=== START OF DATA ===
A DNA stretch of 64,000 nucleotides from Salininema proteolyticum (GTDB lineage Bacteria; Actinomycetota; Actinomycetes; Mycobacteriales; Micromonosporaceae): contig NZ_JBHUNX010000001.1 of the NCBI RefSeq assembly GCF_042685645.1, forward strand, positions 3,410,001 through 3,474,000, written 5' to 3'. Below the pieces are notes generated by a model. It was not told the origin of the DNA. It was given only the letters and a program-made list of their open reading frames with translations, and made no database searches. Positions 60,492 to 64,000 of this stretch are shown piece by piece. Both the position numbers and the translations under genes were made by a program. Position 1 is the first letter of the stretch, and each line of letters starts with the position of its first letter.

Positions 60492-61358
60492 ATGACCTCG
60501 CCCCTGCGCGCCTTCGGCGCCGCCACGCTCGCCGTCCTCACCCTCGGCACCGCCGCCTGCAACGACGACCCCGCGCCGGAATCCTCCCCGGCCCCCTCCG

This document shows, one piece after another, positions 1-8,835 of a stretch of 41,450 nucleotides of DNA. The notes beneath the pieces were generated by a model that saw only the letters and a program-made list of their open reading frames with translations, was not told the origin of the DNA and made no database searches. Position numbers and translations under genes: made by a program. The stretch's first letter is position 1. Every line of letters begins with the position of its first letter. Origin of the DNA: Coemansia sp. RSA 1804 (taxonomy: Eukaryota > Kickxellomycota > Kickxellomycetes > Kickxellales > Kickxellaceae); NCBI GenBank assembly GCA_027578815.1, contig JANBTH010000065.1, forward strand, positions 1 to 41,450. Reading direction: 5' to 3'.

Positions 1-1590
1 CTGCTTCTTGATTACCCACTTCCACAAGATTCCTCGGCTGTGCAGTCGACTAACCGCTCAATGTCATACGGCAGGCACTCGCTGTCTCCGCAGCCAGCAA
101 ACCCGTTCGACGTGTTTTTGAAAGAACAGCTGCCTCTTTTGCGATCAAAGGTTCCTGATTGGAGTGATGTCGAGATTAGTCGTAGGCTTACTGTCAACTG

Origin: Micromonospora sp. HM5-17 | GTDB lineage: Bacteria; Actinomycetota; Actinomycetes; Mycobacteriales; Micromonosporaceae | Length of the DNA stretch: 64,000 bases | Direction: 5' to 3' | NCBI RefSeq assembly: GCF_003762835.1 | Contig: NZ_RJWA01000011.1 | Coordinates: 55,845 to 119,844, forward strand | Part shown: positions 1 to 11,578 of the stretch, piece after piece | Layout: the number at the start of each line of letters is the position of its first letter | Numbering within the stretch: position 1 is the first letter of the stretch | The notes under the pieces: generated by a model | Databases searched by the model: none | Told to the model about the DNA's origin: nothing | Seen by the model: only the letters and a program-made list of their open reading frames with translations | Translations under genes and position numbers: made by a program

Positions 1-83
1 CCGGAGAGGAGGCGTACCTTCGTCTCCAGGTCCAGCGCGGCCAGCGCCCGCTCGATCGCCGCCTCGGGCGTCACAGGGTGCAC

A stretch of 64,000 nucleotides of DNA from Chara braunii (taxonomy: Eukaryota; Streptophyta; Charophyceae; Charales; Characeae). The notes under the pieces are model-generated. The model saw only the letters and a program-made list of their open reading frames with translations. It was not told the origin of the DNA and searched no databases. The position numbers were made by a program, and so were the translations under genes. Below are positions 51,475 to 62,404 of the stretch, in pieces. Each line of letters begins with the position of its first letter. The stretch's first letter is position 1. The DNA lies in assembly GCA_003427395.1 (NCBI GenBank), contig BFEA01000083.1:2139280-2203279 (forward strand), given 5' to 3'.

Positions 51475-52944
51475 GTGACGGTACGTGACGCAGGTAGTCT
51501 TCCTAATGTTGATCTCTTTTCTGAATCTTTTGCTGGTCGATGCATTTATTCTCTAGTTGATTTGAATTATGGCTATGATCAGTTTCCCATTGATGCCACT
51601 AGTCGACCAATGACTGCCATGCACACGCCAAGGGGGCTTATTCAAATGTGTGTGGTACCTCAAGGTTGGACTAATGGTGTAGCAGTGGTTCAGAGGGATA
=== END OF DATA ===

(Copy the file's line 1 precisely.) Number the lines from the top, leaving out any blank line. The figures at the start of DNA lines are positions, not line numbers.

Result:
A DNA stretch of 64,000 nucleotides from Salininema proteolyticum (GTDB lineage Bacteria; Actinomycetota; Actinomycetes; Mycobacteriales; Micromonosporaceae): contig NZ_JBHUNX010000001.1 of the NCBI RefSeq assembly GCF_042685645.1, forward strand, positions 3,410,001 through 3,474,000, written 5' to 3'. Below the pieces are notes generated by a model. It was not told the origin of the DNA. It was given only the letters and a program-made list of their open reading frames with translations, and made no database searches. Positions 60,492 to 64,000 of this stretch are shown piece by piece. Both the position numbers and the translations under genes were made by a program. Position 1 is the first letter of the stretch, and each line of letters starts with the position of its first letter.